Georgia running back James Cook (4) points to fans as he scores a touchdown during the first half of an NCAA college football game against Tennessee, Saturday, Nov. 13, 2021, in Knoxville, Tenn. (AP Photo/Wade Payne)
Georgia running back James Cook (4) points to fans as he scores a touchdown during the first half of an NCAA college football game against Tennessee, Saturday, Nov. 13, 2021, in Knoxville, Tenn. (AP Photo/Wade Payne)
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ATHENS, Ga. (AP) — As the Southeastern Conference prepares to expand to 16 teams with the additions of Texas and Oklahoma, it may be more difficult for teams such as Georgia to find room on their schedules for such nonconference opponents as Charleston Southern.

That's tough for Georgia coach Kirby Smart to accept.

Smart says such FCS programs like Charleston Southern, which plays at No. 1 Georgia on Saturday, are boosted by the payouts they receive and “need these games to survive.”

“I think some of these programs are really struggling after talking to some of their athletic directors, talking to some of their coaches pregame,” Smart said. "It funds sometimes 50%, sometimes 45% of their budget to have one of these games.”

The game also is important to Georgia, which is looking to protect its national championship hopes.

Georgia (10-0) already has completed its Southeastern Conference schedule with a perfect 8-0 mark. The Bulldogs close their regular season with nonconference games against Charleston Southern (4-5) and Georgia Tech on Nov. 27 before playing in the SEC championship game in Atlanta on Dec. 5.

Georgia paid Charleston Southern $500,000 to play in Athens.

Smart said he has mixed feelings about scheduling FCS opponents. He says most fans prefer such high-profile nonconference matchups as Georgia's 10-3 season-opening win over Clemson.

It would have been more difficult to schedule Saturday's game if Georgia played nine SEC regular-season games, instead of eight.

“The league is going to get bigger," Smart said. “There’s going to be more games, and fans want the bigger games. Fans don’t usually want these games. It’s a pulling of two separate ways.”

Charleston Southern coach Autry Denson says the game is a “great opportunity” for his players and for the budget of his school's athletic department.

“It’s one of those deals where you don’t want to see those opportunities go away,” Denson told The Associated Press on Wednesday.


This could be a week Georgia backups gain experience while Smart protects the health of his starters.

“I hope everybody gets to play, but I don’t control that,” he said. “... The hope is that we go out and play our best game.”

Stetson Bennett is expected to make his eighth start of the season for Georgia after passing and running for touchdowns in last week's 41-17 win at Tennessee. JT Daniels, who opened the season as the starter, could play behind Bennett.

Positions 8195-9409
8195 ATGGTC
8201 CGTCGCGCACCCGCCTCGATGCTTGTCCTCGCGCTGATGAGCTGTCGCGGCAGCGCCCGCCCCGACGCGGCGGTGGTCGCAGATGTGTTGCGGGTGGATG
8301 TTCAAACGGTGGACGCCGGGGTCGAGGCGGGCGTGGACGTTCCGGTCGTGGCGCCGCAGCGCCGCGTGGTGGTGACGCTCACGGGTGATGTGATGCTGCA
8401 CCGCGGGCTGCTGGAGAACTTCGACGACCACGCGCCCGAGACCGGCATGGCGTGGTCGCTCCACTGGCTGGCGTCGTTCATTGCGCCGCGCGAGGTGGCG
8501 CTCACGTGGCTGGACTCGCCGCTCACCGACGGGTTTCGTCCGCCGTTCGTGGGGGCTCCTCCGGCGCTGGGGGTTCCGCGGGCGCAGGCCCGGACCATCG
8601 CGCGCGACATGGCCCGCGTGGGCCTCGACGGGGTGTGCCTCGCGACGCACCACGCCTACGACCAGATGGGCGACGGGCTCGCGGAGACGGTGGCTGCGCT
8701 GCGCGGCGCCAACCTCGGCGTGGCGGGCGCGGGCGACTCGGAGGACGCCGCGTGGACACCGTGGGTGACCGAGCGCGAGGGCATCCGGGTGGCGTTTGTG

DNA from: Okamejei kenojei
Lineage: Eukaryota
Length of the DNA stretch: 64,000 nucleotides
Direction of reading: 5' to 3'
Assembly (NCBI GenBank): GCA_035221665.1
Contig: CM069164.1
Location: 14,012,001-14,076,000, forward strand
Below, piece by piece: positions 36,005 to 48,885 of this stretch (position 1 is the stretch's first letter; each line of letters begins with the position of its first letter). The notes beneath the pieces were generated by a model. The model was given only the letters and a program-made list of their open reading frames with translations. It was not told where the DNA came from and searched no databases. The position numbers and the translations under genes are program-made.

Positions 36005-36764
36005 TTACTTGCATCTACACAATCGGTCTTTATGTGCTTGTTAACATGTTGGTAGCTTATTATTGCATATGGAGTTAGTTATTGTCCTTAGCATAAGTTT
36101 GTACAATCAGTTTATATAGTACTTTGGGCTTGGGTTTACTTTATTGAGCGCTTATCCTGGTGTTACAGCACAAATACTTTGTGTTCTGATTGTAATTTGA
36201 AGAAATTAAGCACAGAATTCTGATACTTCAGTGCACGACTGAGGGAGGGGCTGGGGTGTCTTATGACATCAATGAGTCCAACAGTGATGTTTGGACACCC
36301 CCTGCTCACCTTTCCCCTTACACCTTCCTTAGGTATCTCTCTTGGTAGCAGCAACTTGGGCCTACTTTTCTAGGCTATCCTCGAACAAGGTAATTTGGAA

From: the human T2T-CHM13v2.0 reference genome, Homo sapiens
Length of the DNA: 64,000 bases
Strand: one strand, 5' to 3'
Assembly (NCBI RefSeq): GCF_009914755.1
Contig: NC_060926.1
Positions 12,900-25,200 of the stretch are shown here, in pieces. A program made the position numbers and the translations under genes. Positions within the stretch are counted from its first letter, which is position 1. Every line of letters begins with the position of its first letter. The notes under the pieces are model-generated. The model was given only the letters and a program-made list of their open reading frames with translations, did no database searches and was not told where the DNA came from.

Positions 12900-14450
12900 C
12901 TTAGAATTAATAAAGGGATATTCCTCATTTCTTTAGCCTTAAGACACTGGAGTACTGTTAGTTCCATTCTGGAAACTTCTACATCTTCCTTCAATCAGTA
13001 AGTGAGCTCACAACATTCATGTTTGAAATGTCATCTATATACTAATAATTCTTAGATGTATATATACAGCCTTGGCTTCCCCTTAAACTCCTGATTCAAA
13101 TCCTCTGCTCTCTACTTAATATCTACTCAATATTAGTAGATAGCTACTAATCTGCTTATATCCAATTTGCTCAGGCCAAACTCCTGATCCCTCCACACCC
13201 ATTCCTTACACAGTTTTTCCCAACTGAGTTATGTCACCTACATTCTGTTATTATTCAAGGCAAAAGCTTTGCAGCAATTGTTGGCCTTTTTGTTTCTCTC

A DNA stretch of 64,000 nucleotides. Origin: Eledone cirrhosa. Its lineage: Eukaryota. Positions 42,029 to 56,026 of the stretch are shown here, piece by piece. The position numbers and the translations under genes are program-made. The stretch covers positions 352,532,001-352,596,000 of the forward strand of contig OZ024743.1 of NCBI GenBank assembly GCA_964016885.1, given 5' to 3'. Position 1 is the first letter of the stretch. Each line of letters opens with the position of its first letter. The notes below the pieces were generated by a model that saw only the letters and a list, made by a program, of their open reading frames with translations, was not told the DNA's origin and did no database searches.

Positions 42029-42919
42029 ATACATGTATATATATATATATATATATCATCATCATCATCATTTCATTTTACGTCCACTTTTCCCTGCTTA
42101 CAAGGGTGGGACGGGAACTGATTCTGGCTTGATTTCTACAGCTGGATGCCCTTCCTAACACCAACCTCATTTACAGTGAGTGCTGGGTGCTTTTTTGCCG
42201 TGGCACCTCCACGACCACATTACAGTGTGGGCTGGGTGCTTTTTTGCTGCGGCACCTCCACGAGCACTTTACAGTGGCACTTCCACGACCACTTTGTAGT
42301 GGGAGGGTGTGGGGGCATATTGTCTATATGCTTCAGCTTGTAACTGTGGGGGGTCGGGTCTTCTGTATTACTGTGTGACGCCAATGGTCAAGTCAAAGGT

Charleston Southern regularly plays before fewer than 4,000 fans in its home games. The Buccaneers' biggest crowd this season was 39,218 at East Carolina.

There should be more than 92,000 fans at Sanford Stadium on Saturday. Denson, the former Notre Dame running back, says he is not worried about how his players will react.

“Our guys are going to follow leadership,” Denson said. “I was raised in these games. They’re going to follow my lead.”

Besides, says Denson, “at the end of the day the fans can’t go on the field.”


Smart said Georgia had seven or eight players recovering from a flu virus, including some who became sick after the Tennessee game. He said some coaches also had the bug, though up to 85% of the team had been given the flu vaccine shot.


This may be the first of two senior days for some Georgia players.

The NCAA has granted an extra year of eligibility to student-athletes due to the coronavirus pandemic, so some seniors have the option to return in 2022. One of those players is Georgia quarterback Stetson Bennett, who is 7-0 as a starter this season.

Smart doesn't want to rush those decisions. He is encouraging players to participate in the pregame ceremony even if they ultimately return for another season.

“We’re going to honor those that choose to walk and a lot of them may decide to come back,” Smart said. “A lot of them have an extra year of eligibility, but we’re not crossing that bridge yet. So, we’re going to have them walk and then make the decision. If they walk twice, great, then they have a special opportunity.”

Smart said Wednesday he expects 28 to 30 seniors to be honored before the game, including 16 or 17 who are considering taking advantage of the extra year.


Charleston Southern is 0-24 all-time against FBS teams. They came close to the elusive win over a FBS team in a 31-28 loss at East Carolina on Sept. 25.


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